04 Apr The Power of Expectation
Lets be honest. As worship leaders, how expectant are we of God to move in our worship services? Do we really approach them expecting God to do miracles? Do we think God could prompt someone who has never ever lifted their hands to Him to suddenly surrender and raise their hands in worship? Would God really have in mind to physically heal someone while we are singing? Could God actually save the outcast, break the hardest of hearts or bring radical change in a marriage?
Sure, we may gather and pray as a team a few minutes before the service starts and maybe even at rehearsals, but when we pray, how truly expectant are we that God will move? Do we continually come with great expectation Sunday after Sunday, or do we tend to fall into the groove of just doing what we do and actually become more concerned with how things looked and sounded?
I do not come today swinging in judgement at my fellow worship leaders. I am writing from a place of broken humility and I simply want to share a challenge that God laid before me a couple years ago through the voice of one of my team members.
We were in a vocal rehearsal discussing how it seemed our congregation had sort of fallen into a slump of not really engaging in worship on Sunday mornings. We asked, “Is our stage presence not inviting enough? Could the music be too loud or too soft in the house for people’s taste? Are we introducing too many new songs too frequently? Is the style of songs we are choosing not resonating with the culture of our church?” All were important questions for sure. However, during that discussion one of my vocalists Kari Honea said, “You know one of the things I’ve noticed is that church leadership and worship teams will spend a ton of time in prayer for big church events like youth camps, women’s events, conferences, etc, but we don’t spend near as much time in earnest prayer for Sunday mornings.” I was punched right in the face with that!
Why DON’T we spend as much time in earnest prayer and expectation for one of the most consistent and powerful times that God has ordained for ministry to happen, a Sunday morning service? Do we perhaps slip into a mindset of ordinary routine? It is so very easy to do. Not long after that first challenge, I heard Kim Walker-Smith of Jesus Culture say in reference to each opportunity they have to step up and lead worship, “God has a purpose for today.” I was punched in the face yet again. How often had I not approached Sunday worship services with that mindset?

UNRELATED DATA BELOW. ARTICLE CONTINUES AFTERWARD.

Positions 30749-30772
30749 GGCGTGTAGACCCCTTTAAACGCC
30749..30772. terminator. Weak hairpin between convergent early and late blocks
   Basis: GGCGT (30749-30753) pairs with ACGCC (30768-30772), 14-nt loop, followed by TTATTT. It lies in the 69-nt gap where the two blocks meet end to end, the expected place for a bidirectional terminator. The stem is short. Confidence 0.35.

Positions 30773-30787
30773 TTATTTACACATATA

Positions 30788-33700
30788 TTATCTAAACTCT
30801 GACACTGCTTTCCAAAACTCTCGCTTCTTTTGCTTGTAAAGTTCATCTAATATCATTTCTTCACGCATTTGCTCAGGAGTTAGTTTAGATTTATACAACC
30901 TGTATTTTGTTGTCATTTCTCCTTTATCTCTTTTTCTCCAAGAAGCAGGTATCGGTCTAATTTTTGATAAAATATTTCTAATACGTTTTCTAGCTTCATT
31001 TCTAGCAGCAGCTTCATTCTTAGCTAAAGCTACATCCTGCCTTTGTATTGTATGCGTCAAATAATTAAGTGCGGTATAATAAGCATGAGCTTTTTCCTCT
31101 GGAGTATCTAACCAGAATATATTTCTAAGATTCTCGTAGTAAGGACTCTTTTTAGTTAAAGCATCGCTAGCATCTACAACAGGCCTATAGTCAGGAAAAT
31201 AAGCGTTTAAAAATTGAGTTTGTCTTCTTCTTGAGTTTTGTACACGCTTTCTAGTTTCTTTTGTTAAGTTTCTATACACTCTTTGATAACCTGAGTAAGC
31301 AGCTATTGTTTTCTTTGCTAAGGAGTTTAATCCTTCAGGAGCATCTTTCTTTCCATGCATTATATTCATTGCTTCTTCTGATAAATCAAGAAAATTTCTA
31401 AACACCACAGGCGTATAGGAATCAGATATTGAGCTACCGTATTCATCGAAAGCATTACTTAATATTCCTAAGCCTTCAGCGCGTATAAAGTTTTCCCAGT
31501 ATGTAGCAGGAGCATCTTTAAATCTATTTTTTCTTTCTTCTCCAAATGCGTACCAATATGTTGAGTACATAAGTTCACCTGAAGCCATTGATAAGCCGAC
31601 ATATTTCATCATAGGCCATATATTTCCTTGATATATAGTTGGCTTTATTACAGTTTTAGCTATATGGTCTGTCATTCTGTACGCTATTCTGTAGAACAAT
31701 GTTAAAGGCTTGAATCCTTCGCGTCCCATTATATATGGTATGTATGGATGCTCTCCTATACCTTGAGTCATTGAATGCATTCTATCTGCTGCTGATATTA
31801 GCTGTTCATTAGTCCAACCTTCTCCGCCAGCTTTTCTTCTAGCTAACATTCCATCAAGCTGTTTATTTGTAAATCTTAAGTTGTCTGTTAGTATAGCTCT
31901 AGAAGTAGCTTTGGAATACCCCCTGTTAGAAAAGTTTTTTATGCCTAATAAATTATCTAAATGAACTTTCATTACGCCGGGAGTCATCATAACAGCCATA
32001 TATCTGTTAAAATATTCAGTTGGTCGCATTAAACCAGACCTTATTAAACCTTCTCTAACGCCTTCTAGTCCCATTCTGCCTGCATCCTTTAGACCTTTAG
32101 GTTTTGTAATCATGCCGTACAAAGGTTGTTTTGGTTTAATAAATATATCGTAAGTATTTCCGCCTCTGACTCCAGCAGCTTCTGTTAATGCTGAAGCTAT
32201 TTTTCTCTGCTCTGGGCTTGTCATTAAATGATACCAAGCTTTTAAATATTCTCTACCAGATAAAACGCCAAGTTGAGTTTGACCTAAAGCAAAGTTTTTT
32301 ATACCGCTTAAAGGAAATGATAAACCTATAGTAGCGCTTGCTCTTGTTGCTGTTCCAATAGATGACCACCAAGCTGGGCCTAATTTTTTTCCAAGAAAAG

God has a purpose for today’s service. If He doesn’t, why are we meeting? “This is the day that the Lord has made,” (Psalm 118:24), so I would venture to say its because God has a big purpose in mind! Are we going to take the time to implore God to move, then watch with anticipation, and join in to give ministry support to our people when His Spirit breaks out? Or are we more concerned with simply playing the songs, thinking about what we are eating for lunch, what football game is coming on, how our hair looks, what people thought of our singing or playing, or if they liked the new song we wrote?
I am convinced that God is searching for teams that are intentional about approaching every week with a passionate expectation and faith! 2 Chronicles 16:9 tells us “The eyes of the Lord search the whole earth in order to bless those whose hearts are fully committed to him.”
What would God do if, even as a worship team, we approached every Sunday with a heart of expectation? What does God withhold from us when we don’t? One of the most sobering scriptures to me is, “He [Jesus] did not do many miracles there because of their lack of faith” (Matthew 13:58 NIV). That is heavy. On the contrary, Jesus once asked two blind beggars, “Do you believe I can make you see?” “Yes, Lord,” they told him, “we do.” Then he touched their eyes and said, “Because of your faith, it will happen.” (Matthew 9:28-29).
What are you believing God to do every time you step onto the stage to lead worship? No matter if you play an instrument, run the lyrics, run the soundboard, or lead out a song, are you sincerely coming with an expectation of God’s manifest presence? The good news is that if we’ve missed it, we can change our heart and the heart of our teams immediately and watch God breathe new life into our ministries! If we want God to move, we must expect Him to move. David writes, “In the morning I lay my requests before You and wait in expectation.” (Psalm 5:3 NIV) The key word is expectation. Expecting God to move shows Him that we truly believe in Him and His Word.
I want to remind us all of one thing before we go. Just because we can’t always physically SEE what God is doing during our corporate times of worship doesn’t mean that He isn’t sending earthquakes in the hearts of our people. His promise is that if we pray with passionate expectation, He will move.
I believe that if we stay persistent, the fruit of our faith will allow us to eventually see more and more freedom in our worship services, voices lifted in fearless praise, hands lifted high across the sanctuary, miracles in our midst, marriages healed, lives transformed, blinded eyes to see, lame to walk, addictions broken and perhaps one day… REVIVAL in our nation!